British Wildlife 29.5 June 2018

National Nature Reserves in crisis?

National Nature Reserves (NNRs) are one of the greatest achievements of British nature conservation, but there is good reason to be concerned for their future. Funding cuts mean that site-managers often lack the resources necessary to adequately manage NNRs, while changing priorities are preventing the reserves from fulfilling their primary aim: to protect Britain’s best wildlife habitats. Peter Marren argues that the NNRs situation has reached a critical point and explains why we need to care about their future.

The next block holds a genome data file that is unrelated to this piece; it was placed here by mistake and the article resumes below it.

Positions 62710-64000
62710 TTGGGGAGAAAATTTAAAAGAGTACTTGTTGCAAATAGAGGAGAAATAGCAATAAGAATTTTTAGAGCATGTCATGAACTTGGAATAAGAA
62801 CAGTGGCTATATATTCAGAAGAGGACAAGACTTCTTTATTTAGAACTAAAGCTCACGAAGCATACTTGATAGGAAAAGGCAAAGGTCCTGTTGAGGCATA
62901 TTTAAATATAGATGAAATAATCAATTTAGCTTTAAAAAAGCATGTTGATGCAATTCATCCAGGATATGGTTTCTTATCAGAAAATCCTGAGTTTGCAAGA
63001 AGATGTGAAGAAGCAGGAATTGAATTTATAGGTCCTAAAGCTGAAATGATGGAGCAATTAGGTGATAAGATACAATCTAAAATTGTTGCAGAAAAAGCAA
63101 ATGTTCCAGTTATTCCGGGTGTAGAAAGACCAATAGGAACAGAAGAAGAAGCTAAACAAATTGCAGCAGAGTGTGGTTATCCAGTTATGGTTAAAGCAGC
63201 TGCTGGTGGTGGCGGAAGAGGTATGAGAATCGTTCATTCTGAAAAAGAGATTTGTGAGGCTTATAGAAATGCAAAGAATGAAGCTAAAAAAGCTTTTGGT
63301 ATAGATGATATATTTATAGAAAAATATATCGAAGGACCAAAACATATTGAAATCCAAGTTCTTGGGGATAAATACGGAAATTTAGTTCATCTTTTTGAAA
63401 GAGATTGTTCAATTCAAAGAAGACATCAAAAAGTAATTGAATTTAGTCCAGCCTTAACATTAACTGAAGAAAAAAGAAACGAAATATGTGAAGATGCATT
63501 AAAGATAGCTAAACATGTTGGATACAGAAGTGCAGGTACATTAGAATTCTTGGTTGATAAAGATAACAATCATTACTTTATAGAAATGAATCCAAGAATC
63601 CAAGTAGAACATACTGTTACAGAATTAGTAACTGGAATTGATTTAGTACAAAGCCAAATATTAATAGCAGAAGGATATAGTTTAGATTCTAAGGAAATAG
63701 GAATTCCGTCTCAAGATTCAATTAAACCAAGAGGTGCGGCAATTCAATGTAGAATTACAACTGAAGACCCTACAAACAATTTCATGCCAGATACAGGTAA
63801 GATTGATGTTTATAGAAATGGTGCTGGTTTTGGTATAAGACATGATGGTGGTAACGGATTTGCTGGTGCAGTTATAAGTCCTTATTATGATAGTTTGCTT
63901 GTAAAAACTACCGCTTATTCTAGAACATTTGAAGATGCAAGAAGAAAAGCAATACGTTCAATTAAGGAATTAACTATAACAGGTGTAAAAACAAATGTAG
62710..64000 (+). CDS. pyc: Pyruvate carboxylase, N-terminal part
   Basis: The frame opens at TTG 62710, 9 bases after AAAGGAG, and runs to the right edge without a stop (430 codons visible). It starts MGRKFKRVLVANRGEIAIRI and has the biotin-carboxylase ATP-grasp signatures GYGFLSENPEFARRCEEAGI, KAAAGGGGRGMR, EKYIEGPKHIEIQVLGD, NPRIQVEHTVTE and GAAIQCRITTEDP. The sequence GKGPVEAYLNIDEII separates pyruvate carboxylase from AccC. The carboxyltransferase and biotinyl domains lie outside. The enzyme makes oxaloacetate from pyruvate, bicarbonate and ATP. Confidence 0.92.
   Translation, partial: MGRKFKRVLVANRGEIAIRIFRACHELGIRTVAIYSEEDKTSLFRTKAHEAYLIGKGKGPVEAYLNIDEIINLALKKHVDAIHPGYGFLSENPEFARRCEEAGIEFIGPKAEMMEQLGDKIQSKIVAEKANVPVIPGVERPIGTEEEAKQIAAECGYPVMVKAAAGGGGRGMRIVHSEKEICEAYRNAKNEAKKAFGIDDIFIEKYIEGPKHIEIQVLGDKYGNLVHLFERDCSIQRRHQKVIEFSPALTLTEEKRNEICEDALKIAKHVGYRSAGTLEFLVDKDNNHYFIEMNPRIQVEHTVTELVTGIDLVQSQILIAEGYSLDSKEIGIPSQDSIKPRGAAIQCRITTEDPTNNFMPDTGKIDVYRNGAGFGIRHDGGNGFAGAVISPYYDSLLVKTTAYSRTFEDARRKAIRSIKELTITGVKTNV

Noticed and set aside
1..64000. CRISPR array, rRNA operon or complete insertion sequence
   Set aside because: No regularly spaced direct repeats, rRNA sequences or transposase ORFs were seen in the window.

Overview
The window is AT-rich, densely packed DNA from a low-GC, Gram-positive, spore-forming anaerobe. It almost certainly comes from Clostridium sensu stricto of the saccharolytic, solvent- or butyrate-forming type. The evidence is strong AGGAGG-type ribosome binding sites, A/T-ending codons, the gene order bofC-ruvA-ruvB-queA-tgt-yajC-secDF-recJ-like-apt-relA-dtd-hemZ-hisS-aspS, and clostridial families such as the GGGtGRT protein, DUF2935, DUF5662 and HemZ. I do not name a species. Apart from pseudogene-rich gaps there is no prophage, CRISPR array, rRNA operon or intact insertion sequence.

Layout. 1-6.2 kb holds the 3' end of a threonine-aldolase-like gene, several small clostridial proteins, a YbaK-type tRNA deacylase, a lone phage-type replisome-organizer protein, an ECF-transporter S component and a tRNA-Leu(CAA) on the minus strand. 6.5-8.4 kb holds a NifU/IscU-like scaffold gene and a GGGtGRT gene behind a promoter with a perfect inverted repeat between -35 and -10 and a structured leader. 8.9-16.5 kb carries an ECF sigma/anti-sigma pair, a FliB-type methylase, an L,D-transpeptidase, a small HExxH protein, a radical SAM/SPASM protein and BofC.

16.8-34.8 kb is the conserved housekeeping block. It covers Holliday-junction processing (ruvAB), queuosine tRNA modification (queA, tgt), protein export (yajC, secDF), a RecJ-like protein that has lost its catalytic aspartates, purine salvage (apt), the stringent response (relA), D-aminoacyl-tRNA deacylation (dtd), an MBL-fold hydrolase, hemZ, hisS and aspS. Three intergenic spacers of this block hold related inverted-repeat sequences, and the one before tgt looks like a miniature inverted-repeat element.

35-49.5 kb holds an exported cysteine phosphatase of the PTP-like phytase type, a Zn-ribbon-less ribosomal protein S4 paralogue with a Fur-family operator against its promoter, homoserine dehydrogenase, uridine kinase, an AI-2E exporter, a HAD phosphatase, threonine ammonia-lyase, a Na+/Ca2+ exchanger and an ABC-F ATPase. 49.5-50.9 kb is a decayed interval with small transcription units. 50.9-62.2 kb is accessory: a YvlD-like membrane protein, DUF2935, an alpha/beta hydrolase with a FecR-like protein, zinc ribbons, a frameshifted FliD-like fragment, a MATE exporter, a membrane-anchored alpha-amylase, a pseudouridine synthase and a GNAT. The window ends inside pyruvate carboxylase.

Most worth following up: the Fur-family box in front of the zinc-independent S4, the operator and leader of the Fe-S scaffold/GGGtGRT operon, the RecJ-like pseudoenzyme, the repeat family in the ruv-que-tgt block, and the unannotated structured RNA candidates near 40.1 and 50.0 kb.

National Nature Reserves (NNRs) are the UK’s premier wildlife sites: the very best examples of wildlife habitats, and also places where nature is supposed to come first, above all other interests. A minority of NNRs – I shall use the acronym for convenience – are also designated for geological reasons. Readers of British Wildlife will, I am sure, know plenty of NNRs, and perhaps even do voluntary work on one, bird censuses, perhaps, or butterfly transects, or scrub-bashing.

Through a naturalist’s eyes
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